I wanted to get our tablet laptop up and running again as a Hexakopter flying machine for the field – especially since I got the new Pentax WG-1 GPS camera in the mail today (I’ll post on that soon).  This laptop had already been running Mikrokopter-Tool v1.74a, allowing us to do 3D waypoint runs, but the XBees were not functioning at all.  I also had it in my head to install a SSD hard drive in this old laptop to give it a new lease on life – what better opportunity to try a fresh setup! 

A quick note to anyone that has found their way here with their own XBee woes, we are using XBee Pro DigiMesh 900 modules.  This post discusses the (hopefully) successful configuration of a pair of XBee Pro 900’s each mounted on an Xbee Explorer USB.  In a previous post, Xbee Solutions?, I suggested that it is necessary to have an Xbee Explorer Regulated on the MK end, but it seems that may not be necessary based on the results described below.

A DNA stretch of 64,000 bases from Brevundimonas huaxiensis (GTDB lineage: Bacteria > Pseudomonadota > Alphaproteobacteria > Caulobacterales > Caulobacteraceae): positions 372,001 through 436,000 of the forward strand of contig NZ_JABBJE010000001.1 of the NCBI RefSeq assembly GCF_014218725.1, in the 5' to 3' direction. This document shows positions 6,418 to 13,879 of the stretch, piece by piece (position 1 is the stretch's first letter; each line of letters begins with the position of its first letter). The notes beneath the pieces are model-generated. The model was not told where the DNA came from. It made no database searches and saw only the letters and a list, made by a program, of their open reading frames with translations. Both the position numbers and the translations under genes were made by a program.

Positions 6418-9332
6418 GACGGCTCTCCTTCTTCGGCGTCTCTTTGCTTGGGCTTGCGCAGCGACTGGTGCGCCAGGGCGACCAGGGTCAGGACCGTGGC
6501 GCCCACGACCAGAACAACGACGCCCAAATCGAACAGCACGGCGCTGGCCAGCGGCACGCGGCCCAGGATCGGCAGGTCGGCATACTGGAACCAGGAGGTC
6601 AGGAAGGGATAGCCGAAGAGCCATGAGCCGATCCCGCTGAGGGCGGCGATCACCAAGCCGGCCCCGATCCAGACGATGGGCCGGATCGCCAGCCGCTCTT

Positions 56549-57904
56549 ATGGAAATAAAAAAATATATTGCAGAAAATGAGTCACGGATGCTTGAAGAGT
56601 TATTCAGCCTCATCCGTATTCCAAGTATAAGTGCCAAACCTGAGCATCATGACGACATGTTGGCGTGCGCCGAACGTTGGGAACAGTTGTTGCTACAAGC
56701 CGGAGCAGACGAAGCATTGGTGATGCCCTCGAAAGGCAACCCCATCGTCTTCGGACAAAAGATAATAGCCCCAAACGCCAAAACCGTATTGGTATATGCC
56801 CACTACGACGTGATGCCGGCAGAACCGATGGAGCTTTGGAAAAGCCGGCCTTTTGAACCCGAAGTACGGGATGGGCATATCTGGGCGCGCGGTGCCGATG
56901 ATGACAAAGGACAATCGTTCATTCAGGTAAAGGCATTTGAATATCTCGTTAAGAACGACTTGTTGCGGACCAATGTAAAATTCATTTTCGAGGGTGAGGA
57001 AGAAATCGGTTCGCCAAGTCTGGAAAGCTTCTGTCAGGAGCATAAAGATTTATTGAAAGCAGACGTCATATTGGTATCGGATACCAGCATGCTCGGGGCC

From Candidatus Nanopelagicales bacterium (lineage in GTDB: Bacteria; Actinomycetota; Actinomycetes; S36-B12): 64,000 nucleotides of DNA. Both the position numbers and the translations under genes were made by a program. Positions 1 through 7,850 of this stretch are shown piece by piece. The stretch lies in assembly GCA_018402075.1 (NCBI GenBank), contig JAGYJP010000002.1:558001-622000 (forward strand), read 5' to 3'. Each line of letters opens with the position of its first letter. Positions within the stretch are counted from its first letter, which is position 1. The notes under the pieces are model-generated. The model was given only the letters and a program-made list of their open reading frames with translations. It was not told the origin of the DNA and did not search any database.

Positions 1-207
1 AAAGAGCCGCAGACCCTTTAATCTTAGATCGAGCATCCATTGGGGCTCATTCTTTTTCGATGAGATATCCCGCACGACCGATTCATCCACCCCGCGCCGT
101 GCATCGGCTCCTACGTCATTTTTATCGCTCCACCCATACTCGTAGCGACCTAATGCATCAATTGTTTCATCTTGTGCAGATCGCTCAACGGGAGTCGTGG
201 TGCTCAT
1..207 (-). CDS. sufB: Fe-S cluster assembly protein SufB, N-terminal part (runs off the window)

I got all the standard drivers and software installed and running (XCTU and  UART drivers) and plugged in the suspect Xbees.  Windows 7 said it correctly installed the new hardware, but when I opened up MikroKopter Tool I could not get any XBee communication. AAAAAAAH!

Back to the internet, I found this long thread about Xbee problems that offered promise: http://forum.mikrokopter.de/topic-21969.html

Taking from the thread, I set up two XBees on the same machine in two instances of XCTU to be able to effectively range test and compare parameters. Why had I never thought of that!? I read the modem configurations from each unit – mostly noting anything that was other than the default and confirming the baud rates were set correctly.  I quickly noted that the Modem VID numbers were different and read from the help dialog: “Only radio modems with matching VIDs can communicate with each other.”  One XBee was set to the default and another was set to a specific number.  I didn’t remember making this change but decided to set them both to the same number.  The range test was now working perfectly (see post picture).  Back in Mikrokopter Tool I was back in business with wireless telemetry, but I still couldn’t transfer waypoints.  I kept getting that ‘Communication Timeout’ error.